Saturday, May 07, 2005

Don't blame the tool for the tools that mis-use it

Through the illustrious B I followed links to this large diatribe, all about the dreadful harm done by popularity measuring statistical sites and devices. I'll probably ruffle feathers saying what I'm about to say, but I'm just another obscure person here, and my opinion is worth only and exactly what anyone wants it to be worth, so take it at that.

She makes interesting points, and a few are extremely worthy. Among them are her strong dislike of online popularity contests. It's discouraging to witness and hard to fight against the desire of humans to be popular and our tendency to want "top tens" and "top 100's". I find myself strongly disagreeing when she proclaims the particular tools (and the people who created them) to be the source of the problem. The problem is not with the tools, but with how people use them and think about them. This isn't the fault of the tool. They do exactly what they were designed to do. Obviously, they do things people WANT them to do. For good or bad, if someone wants a popularity list, he or she will develop a method of getting it, and everyone else who wants one will subscribe to it.

Inevitably, as is true with statistics, that which is mediocre, middle of the road, average and medium tends to take up the largest area. Those on the fringes feel maginalized because, frankly, they are. I don't think this is "harm". Honestly, if you are one of the great unknown bloggers, someone who's genius is hidden by not being well known and freqently hit, well, that's kind of what it MEANS not to be in the middle of the road.

I'm one of those people who do not believe that the more people who like thing A, the better thing A must be. When I wander into what I discover to be a popular, oft-visited weblog, often I'm just as quick to wander out because there is nothing to attract me with a few rare exceptions. And I don't use "top ten" lists except as a starting point. They don't point out to me what is good. They point out what is popular. I know the difference.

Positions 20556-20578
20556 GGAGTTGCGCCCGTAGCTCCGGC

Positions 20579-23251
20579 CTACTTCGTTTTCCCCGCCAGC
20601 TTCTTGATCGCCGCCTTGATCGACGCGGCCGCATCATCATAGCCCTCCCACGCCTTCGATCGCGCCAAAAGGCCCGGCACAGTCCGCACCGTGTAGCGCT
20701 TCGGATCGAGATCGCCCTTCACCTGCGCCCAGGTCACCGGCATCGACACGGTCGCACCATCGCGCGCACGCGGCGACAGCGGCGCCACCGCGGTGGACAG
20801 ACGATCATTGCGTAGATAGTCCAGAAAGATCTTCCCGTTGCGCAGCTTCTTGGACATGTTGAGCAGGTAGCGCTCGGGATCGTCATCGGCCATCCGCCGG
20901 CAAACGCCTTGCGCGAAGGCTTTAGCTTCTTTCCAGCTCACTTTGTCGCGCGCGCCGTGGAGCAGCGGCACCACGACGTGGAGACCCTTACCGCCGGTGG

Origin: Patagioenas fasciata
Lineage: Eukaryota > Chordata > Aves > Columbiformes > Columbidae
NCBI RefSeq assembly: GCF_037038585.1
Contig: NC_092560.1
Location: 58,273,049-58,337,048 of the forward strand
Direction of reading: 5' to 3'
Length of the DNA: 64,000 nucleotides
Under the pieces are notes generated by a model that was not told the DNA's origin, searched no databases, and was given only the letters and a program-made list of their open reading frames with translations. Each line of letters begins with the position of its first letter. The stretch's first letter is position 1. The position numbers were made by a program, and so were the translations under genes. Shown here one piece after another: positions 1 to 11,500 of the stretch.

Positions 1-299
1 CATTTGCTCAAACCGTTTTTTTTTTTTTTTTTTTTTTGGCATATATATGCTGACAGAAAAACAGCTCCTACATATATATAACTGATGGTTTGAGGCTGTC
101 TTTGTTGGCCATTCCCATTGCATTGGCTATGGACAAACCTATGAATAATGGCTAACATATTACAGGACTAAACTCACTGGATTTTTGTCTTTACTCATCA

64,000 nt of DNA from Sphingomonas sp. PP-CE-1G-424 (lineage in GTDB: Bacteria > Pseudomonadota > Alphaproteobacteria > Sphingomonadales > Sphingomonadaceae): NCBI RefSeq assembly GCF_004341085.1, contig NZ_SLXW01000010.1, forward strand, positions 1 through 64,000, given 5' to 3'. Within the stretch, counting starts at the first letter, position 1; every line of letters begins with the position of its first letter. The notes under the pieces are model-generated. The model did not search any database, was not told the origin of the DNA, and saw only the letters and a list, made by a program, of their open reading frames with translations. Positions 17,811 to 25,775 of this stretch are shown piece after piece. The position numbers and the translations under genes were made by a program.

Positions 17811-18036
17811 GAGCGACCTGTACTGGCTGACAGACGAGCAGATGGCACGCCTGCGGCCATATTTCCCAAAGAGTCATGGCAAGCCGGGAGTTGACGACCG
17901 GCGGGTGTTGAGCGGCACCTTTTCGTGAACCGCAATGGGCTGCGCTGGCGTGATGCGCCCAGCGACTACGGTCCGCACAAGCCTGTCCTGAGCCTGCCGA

That which is most widely accepted often means that which is least widely offensive or provoking. It doesn't stir people to DISLIKE it.

As for my blogroll..I'm afraid it's going to stay, and the irrepairable harm I'm doing to the blogging community will go on. You see, I use that list. I groom it. I take off sites that no longer interest me, and I add sites I find that I like. Where possible, I use it to key me in when a site has new posts. I do NOT play "I'll link you if you link me". There are many sites that I've read, and still visit, that don't have a place on that list for one reason or another (usually because the person has stopped posting). It's my freaking list, I can put who I want on it. I don't ask people to link me, nor do I get upset when someone unlinks me. That's their right and priveledge and who am I to complain?

5 years ago, 7 years ago, I heard these same arguments about link lists and link pages, back when there were no weblogs and such sites were called on-line journals. You coded the links yourself, by hand. Yet link lists still grew to immense size, often with dead links. When you took someone's link out, it was like an act of war, or a declaration of divorce.

I think this particular cause would have been better served not by attacking the particular instruments being used, but by asking people to think carefully about how they use them, how they interpret them, and how they may be misusing them. Certainly, if you can't use easy linking software responibly and to your own benefit, do not use it. If you like it and want it, use it without guilt.

I am personally disheartened that a few of my favorite people have taken this well meant and intelligent, but guilt-inducing and ultimately detrimental advice and removed their blogrolls. I often cruised the links other webloggers had to find new sites or to see what was happening on sites that didn't always interest me but had occasional moments. Now, if laziness, life-interference, or other events prevent them from writing a direct commentary post, I'll never learn about what others have discovered. The blogosphere is vast and it isn't realistic for one person to trudge through it all. From a completely personal viewpoint, this has detracted substantially from enjoyment of my online experience.

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